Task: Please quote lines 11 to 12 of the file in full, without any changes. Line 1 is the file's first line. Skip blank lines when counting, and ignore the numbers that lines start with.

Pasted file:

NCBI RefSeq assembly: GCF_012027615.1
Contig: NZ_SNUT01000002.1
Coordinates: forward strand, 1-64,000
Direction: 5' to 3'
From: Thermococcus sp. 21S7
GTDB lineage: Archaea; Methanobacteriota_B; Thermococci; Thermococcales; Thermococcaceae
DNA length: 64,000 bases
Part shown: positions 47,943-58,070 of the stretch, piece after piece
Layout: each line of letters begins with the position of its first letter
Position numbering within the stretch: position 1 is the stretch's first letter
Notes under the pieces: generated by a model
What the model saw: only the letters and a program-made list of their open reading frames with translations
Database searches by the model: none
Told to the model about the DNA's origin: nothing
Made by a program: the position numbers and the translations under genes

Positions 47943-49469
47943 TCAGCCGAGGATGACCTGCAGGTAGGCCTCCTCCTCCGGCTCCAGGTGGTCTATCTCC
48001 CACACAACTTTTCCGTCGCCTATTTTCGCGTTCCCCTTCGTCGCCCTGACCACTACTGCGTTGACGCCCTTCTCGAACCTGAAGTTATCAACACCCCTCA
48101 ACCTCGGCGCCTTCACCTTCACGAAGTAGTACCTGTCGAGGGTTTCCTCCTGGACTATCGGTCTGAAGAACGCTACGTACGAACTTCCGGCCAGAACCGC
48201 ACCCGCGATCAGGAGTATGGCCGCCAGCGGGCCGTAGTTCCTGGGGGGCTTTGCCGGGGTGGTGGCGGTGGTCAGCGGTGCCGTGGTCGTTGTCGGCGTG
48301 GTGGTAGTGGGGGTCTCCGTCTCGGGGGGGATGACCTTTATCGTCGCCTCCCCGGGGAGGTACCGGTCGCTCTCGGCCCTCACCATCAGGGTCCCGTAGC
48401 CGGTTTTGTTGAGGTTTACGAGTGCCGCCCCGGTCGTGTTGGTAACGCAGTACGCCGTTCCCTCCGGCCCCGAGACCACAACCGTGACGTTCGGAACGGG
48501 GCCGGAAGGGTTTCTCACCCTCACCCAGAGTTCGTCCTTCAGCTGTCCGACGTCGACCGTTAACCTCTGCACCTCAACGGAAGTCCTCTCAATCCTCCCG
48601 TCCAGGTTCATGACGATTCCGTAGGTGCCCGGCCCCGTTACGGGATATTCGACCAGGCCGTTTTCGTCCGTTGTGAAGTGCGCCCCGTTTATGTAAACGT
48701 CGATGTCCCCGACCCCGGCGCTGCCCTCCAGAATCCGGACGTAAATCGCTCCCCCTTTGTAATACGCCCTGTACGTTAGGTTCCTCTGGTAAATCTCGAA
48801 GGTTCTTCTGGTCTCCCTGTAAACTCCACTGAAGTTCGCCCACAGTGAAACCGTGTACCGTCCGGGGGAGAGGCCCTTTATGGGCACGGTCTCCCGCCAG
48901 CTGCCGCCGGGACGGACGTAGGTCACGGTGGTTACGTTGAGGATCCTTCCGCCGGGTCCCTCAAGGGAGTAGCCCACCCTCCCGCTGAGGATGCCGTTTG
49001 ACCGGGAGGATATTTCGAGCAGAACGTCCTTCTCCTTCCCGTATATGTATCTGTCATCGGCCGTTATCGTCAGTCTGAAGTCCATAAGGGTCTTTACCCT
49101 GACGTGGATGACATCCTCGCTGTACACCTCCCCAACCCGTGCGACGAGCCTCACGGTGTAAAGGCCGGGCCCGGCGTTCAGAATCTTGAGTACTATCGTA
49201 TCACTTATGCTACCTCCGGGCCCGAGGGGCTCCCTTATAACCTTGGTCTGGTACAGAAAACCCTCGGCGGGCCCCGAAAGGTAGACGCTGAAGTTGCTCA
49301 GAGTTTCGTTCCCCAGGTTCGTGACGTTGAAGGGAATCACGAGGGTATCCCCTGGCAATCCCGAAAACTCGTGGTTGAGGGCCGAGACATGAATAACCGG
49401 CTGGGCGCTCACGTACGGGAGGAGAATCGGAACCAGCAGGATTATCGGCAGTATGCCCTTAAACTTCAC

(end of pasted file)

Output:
Notes under the pieces: generated by a model
What the model saw: only the letters and a program-made list of their open reading frames with translations